If you answered (B) – and I know you did – then, of course, you’re right.
In the state of New Hampshire, which hasn’t carried out an execution since 1939 and has no death row or execution chamber, Michael Addison, an indigent black man convicted of killing a white police officer, today received the first death sentence in New Hampshire in almost 50 years.
In early November, John “Jay” Brooks, a white millionaire, was also convicted of capital murder, and his jury found that the state had adequately proven all the aggravating factors necessary to secure a death sentence. But they still rejected the death penalty for Brooks. As his lawyer Monica Foster wisely put it, Brooks is “not the kind of people juries routinely kill.”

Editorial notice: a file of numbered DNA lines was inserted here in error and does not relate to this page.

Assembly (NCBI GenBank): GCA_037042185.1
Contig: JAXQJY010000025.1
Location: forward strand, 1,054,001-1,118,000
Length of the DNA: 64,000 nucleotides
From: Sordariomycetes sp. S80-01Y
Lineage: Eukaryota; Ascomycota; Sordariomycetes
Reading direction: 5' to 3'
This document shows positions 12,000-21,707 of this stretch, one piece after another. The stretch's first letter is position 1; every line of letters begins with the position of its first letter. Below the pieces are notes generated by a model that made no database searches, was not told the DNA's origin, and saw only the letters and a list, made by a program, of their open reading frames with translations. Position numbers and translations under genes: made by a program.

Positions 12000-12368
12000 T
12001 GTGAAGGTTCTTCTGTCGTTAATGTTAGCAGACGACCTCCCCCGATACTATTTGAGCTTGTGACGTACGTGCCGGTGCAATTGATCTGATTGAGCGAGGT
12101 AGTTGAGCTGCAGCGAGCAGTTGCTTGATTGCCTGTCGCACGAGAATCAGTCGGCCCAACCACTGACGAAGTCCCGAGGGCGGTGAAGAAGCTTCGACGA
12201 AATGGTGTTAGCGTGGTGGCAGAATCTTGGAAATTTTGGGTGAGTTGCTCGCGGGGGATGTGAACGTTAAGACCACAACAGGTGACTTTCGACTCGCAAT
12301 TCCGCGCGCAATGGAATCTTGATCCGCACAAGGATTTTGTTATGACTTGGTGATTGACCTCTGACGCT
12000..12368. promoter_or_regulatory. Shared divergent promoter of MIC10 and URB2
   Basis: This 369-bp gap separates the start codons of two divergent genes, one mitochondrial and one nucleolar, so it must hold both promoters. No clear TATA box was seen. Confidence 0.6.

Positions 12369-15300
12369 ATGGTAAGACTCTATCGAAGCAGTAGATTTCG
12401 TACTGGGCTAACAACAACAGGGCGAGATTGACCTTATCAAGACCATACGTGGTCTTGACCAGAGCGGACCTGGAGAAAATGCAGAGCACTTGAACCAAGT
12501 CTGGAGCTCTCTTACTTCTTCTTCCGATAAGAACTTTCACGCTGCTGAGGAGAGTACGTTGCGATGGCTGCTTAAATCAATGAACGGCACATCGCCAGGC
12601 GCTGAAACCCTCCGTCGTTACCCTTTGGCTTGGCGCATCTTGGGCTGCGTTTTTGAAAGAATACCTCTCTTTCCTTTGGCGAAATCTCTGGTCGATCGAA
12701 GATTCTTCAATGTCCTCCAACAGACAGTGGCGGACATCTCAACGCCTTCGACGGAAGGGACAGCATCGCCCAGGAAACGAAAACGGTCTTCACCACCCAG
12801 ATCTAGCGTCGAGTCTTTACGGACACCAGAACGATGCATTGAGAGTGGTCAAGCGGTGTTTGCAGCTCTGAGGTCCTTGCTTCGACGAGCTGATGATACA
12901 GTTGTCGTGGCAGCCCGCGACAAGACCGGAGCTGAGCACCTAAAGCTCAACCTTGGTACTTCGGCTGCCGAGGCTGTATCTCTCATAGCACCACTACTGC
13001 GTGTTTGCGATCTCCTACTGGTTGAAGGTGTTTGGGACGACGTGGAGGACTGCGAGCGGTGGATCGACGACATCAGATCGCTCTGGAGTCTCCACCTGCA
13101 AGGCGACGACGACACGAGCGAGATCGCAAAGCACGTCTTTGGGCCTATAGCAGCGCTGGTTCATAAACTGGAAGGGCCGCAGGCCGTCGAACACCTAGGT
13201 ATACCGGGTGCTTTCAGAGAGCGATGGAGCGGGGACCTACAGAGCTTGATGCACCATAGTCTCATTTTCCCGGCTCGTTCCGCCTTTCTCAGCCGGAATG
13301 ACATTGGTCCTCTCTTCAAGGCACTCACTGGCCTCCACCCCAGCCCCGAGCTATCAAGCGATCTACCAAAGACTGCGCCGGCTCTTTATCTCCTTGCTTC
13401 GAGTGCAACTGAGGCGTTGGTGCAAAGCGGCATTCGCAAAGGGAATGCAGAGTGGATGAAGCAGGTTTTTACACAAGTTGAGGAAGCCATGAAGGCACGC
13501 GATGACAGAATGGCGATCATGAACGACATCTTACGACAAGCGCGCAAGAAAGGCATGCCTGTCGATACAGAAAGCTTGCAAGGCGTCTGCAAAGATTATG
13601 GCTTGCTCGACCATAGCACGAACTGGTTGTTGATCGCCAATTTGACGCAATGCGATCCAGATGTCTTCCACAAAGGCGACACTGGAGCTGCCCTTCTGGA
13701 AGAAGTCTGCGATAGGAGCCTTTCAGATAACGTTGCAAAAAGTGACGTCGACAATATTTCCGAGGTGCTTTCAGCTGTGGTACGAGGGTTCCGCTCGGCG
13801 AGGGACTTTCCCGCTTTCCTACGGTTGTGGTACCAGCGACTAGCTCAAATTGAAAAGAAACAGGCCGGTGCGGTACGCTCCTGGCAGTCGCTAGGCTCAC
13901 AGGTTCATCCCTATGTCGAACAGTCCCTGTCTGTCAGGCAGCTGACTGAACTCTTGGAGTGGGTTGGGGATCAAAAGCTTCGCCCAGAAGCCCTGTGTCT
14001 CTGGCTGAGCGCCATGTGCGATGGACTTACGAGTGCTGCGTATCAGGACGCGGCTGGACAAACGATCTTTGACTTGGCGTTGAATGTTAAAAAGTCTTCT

But they do kill people like Michael Addison.
Or at least they try to. Most death sentences are never carried out, and that is especially true in the execution-shy Northeast.
Meanwhile New Hampshire taxpayers, facing at least $60 million in budget cuts, will now have finance the construction a death row and a death chamber for one inmate, and can look forward to funding decades of appeals in a vain effort to get to an execution that will almost certainly never happen.